In 1850, when the old Gloucester House was still in existence, Peter Cunningham wrote in his “Handbook of London” (published in 1850):

“At the Duchess of Gloucester’s, at the corner of Park-Lane, once Lord Elgin’s, and where the Elgin Marbles were placed on their first arrival in this country, is a very beautiful carpet in sixty squares, worked by sixty of the principal ladies among the aristocracy.”

At that time, William Frederick’s widow, Princess Mary, Duchess of Gloucester and Edinburgh (1776-1857), who was born in Buckingham Palace, was residing at the house. After her death, the house was sold to its last owner.

It occurred to me that quite accidentally the Hard Rock Café with its main entrance on Piccadilly is aptly named given that it is located where some ‘rocks’ that occasionally give the British Government a hard time, The Elgin Marbles, were once housed.  What gives the precious ancient marbles a sort of hardness is that from time to time the Greek Government wants to have them back in Athens. So, next time you bite into a burger at Hard Rock in Gloucester House, spare a thought for the Greeks who have lost their marbles.

Before Cyprus was divided

MY ONLY VISIT TO CYPRUS was in 1960. I was eight years old and Cyprus was all one country. We went to Kyrenia, where my father was attending a conference in the town’s best hotel, the centrally Dome Hotel. We were all put up there.

It was not my father’s first visit to Cyprus. He had gone out there for a week in the early 1950s to give advice to a large Greek industrial firm based there. When he arrived at the airport in Nicosia,  the immigration officials threatened to forbid him from entering Cyprus because he did not have a yellow fever certificate.  The company for whom he was going to work had sent people to meet Dad. Not wanting to waste my father’s time and the company’s money, the officials assured them that they would make sure they would get my father vaccinated during his stay.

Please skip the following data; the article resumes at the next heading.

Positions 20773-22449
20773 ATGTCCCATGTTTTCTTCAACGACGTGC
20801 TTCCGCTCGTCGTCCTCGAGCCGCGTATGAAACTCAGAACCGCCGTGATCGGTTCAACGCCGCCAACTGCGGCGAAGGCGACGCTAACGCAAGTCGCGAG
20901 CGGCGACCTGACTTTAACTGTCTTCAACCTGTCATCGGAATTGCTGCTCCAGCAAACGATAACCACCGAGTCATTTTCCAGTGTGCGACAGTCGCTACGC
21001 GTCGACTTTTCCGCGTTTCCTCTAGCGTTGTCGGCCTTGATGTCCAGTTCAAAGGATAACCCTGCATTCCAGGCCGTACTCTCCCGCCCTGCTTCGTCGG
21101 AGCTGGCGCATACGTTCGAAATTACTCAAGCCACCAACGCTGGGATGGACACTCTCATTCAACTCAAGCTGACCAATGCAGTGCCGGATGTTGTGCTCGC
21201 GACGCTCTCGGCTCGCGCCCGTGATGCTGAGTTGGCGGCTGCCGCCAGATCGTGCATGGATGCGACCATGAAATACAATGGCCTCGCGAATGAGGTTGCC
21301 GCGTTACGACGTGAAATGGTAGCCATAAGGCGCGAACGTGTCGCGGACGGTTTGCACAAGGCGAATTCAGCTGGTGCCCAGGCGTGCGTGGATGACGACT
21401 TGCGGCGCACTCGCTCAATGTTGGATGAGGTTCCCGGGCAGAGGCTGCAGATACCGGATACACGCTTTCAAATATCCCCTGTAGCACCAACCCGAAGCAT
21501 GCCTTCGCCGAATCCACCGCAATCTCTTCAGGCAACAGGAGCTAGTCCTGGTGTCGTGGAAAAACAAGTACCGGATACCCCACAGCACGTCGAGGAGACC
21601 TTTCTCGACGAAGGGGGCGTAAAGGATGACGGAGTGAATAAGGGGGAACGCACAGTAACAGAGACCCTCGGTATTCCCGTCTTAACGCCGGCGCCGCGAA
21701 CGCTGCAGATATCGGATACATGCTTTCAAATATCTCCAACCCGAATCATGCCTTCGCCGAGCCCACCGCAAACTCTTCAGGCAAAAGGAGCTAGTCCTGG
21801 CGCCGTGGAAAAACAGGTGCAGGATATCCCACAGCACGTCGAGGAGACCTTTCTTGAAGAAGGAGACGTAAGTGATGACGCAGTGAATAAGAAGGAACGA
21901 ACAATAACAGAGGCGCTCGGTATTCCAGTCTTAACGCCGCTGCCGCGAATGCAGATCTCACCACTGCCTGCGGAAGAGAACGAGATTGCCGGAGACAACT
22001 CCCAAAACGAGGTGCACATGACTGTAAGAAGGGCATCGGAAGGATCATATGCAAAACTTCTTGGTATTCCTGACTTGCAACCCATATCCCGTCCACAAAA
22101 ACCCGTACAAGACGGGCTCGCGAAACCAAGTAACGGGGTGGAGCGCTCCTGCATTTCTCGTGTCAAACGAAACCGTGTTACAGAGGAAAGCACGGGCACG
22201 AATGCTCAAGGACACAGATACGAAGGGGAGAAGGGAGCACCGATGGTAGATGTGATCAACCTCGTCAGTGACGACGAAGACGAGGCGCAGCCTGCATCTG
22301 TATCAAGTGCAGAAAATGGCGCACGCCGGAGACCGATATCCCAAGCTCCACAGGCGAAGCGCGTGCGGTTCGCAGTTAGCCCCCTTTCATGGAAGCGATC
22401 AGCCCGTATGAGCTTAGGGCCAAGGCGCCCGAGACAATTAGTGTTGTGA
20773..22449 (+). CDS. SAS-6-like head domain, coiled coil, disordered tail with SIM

After a week, it was time for my father to leave. As he had not received the yellow fever ‘jab’, he asked his hosts about it.  He was told:

“Don’t worry, we sent someone from the company to be injected instead of you. We didn’t want you to waste your time.”

By 1960, the yellow fever certificate was no longer required to enter Cyprus.  We flew from London to Athens. As we stepped out of the cool aircraft onto the steps leading down to the tarmac, my face was hit by a blast of very hot air. I thought that this was being emitted by the aircraft engines. It was not. It was that never before had I stepped out of an air-conditioned space into outside air with a temperature over 30 Celsius.

GREECE 60s HBY Athens

We stayed in Athens a few days before flying to Nicosia. It was the beginning of the Greek Easter weekend when my mother realised she had left our travellers cheques in a small shop, which had closed by the time she discovered the loss. We went to a police station to report the problem. After taking many details including the names of her four grandparents,  they recorded the loss, but did little else.

My recollections of Cyprus are but few. The Dome Hotel had a swimming pool, which none of us used. Instead, we took trips to Six Mile Beach outside Kyrenia. This was a stretch of sand that looked idyllic at first sight. However, very soon after arriving, our would be covered with small specks of sticky black tar. Thinking back on this, I am surprised that we kept on returning to that beach.

Of the food we ate, I remember little except that we ate a surplus of thick stemmed richly flavoured spring onions (scallions).

My mother found a shoemaker in Kyrenia. She ordered a pair of sandals. This required daily,  lengthy visits to the craftsman. She was quite demanding and expected perfection. I suppose that there were many adjustments she wanted before she was satisfied. I enjoyed the visits to the cobbler because he listened to a radio station, which broadcasted a children’s programme in English.